Thursday, May 31, 2012

College Rankings and US News and World Report

The current college ranking systems provide an easy way for prospective students to see how one institution ranks against another. This can make for a simple way to see which colleges will provide the best education. At least that is what the ranking system is supposed to do, in recent years though there has been some criticism regarding the methodologies used to rank colleges.
What are Admissions Rankings
Before we talk about what is good about the current system and what is not, it is important to understand how colleges are currently ranked in the United States. It is also important to know that there is more than one ranking system available.
The methodology that most of us are familiar with is the ratings that are given by the US News. This system has been around since 1983, and each year the ratings for colleges change. The US News ranks scores each institution with a score between 1 and 100, with 100 being the best, and they separate the schools into 4 tiers. The best schools are listed as tier 1.
The ratings are based on gathered data that take into account the following factors:
• Peer Assessment - Reputation of the school based on a survey of presidents, provosts, and deans from other institutions
• Retention - The graduation rate over a 6-year period, and the retention rate of first year students
• Student Selectivity - A combination of data based on: test scores of students, the percentage of top percentile students admitted, and the student acceptance rate as a whole.
• Faculty Resources - Data that includes the student-faculty ratio, the average salary of faculty members, and the education level of the faculty
• Financial Resources - Average tuition rates per-student
• Graduation Rate Performance - The difference between what the expected rate of graduation was and what the actual graduation rate turned out to be
• Alumni Giving Rate - The amount of money received from donations by alumni
The first four elements on the list account for 80% of the total score. Peer assessment alone makes 25% of the rating, and that is where the criticism of the US News ranking system comes in.
The Good and the Bad
In recent years there has been some criticism of the current rating system. It has been said that with the weighting given to peer assessment, student selectivity, and faculty resources that it becomes easy to pick which schools will come out on top. The largest schools and the richest schools will win out over the smaller colleges every time, regardless of the actual education that a student can expect to receive from the institution.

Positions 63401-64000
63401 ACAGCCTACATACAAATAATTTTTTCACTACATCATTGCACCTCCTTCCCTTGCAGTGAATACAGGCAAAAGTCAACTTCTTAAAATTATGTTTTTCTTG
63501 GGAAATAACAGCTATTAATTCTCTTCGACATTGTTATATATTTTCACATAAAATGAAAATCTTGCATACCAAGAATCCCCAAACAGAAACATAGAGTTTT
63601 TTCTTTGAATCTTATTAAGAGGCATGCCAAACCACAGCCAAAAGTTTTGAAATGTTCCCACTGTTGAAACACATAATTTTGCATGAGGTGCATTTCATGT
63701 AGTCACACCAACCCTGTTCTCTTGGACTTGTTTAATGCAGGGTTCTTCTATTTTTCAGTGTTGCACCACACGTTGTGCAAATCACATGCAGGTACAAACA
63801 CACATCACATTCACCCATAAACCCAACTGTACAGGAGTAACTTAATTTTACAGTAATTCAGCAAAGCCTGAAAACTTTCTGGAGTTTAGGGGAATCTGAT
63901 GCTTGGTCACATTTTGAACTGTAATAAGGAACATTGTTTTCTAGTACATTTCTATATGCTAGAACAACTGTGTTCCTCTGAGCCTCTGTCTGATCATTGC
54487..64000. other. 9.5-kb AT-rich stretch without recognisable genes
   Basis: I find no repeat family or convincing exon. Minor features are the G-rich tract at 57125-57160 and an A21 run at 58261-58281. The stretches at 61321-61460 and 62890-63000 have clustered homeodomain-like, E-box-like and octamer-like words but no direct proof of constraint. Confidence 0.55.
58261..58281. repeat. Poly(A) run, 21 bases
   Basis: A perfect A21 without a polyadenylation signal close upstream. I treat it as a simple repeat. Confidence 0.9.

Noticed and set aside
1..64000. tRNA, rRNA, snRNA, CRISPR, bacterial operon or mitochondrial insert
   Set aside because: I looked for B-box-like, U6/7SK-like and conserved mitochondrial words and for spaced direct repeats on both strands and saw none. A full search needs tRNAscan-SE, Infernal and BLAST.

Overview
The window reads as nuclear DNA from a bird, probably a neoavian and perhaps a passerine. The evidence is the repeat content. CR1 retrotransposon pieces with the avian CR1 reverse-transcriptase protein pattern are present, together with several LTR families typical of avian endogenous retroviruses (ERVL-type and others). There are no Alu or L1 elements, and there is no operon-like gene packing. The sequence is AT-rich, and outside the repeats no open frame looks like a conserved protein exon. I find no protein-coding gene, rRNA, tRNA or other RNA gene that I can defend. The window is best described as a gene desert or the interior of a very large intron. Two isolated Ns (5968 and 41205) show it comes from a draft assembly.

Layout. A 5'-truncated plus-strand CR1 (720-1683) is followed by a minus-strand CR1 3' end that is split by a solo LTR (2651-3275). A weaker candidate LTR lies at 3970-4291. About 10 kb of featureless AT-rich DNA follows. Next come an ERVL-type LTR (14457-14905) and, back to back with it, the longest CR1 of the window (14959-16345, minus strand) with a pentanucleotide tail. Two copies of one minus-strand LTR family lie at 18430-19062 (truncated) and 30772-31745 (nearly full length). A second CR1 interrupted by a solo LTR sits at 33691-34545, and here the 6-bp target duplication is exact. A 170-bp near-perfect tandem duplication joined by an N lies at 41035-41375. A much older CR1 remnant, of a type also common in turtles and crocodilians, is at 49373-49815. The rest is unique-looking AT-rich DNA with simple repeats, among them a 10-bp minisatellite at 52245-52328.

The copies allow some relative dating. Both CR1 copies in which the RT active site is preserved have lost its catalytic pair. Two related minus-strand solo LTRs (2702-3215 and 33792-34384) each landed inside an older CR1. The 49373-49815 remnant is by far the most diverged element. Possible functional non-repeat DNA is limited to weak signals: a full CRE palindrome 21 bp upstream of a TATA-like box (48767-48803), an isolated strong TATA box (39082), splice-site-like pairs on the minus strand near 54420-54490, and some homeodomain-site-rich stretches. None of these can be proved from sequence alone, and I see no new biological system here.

Looking at the historical data, these statements are true to a certain degree. Schools like Harvard, Yale, and Princeton always end up on top of the list. Some suggest that, to get a true measure of school performance, the ratings should give a larger weighting to factors related to graduation rates, salaries after graduation, and student performance in the long run.
Even with the criticisms, the current college ranking system does provide a method for students to see how their chosen (or prospective) institution ranks against similar colleges in the country. It provides a simple method to see where they can expect a top-rated education, and where they will be getting a second tier education.
With other ranking systems popping up each year it is also possible to use the US News rankings in conjunction with a different rating system. It may be worth comparing the rankings in America to those of the Academic Rankings of World Universities, or data based on the G-Factor methodology (such as Webometrics). Using more than one ranking system will provide a better overall picture when looking at any college.

No comments:

Post a Comment